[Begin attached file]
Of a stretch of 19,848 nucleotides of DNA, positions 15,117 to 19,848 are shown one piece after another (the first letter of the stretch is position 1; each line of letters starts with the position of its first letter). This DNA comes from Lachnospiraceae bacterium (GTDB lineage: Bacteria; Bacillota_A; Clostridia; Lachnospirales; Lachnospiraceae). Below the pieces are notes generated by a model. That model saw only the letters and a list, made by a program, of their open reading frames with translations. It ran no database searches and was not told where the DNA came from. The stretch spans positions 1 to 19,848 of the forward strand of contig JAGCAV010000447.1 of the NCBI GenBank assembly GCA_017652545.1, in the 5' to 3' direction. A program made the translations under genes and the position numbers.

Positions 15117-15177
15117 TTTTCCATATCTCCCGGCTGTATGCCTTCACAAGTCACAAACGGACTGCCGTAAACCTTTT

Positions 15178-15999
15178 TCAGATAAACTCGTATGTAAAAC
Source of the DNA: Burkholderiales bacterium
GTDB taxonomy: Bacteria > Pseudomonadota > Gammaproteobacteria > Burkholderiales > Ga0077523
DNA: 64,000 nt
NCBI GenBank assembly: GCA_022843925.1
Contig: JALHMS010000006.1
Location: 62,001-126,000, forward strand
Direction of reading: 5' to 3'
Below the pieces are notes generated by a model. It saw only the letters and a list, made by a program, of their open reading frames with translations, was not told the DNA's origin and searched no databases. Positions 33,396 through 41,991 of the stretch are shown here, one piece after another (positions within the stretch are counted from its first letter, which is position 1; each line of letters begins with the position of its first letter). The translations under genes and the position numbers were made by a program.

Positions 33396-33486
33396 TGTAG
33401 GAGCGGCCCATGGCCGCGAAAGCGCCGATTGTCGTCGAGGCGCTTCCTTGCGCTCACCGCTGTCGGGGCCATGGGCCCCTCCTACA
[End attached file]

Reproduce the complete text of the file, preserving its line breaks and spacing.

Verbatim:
Of a stretch of 19,848 nucleotides of DNA, positions 15,117 to 19,848 are shown one piece after another (the first letter of the stretch is position 1; each line of letters starts with the position of its first letter). This DNA comes from Lachnospiraceae bacterium (GTDB lineage: Bacteria; Bacillota_A; Clostridia; Lachnospirales; Lachnospiraceae). Below the pieces are notes generated by a model. That model saw only the letters and a list, made by a program, of their open reading frames with translations. It ran no database searches and was not told where the DNA came from. The stretch spans positions 1 to 19,848 of the forward strand of contig JAGCAV010000447.1 of the NCBI GenBank assembly GCA_017652545.1, in the 5' to 3' direction. A program made the translations under genes and the position numbers.

Positions 15117-15177
15117 TTTTCCATATCTCCCGGCTGTATGCCTTCACAAGTCACAAACGGACTGCCGTAAACCTTTT

Positions 15178-15999
15178 TCAGATAAACTCGTATGTAAAAC
Source of the DNA: Burkholderiales bacterium
GTDB taxonomy: Bacteria > Pseudomonadota > Gammaproteobacteria > Burkholderiales > Ga0077523
DNA: 64,000 nt
NCBI GenBank assembly: GCA_022843925.1
Contig: JALHMS010000006.1
Location: 62,001-126,000, forward strand
Direction of reading: 5' to 3'
Below the pieces are notes generated by a model. It saw only the letters and a list, made by a program, of their open reading frames with translations, was not told the DNA's origin and searched no databases. Positions 33,396 through 41,991 of the stretch are shown here, one piece after another (positions within the stretch are counted from its first letter, which is position 1; each line of letters begins with the position of its first letter). The translations under genes and the position numbers were made by a program.

Positions 33396-33486
33396 TGTAG
33401 GAGCGGCCCATGGCCGCGAAAGCGCCGATTGTCGTCGAGGCGCTTCCTTGCGCTCACCGCTGTCGGGGCCATGGGCCCCTCCTACA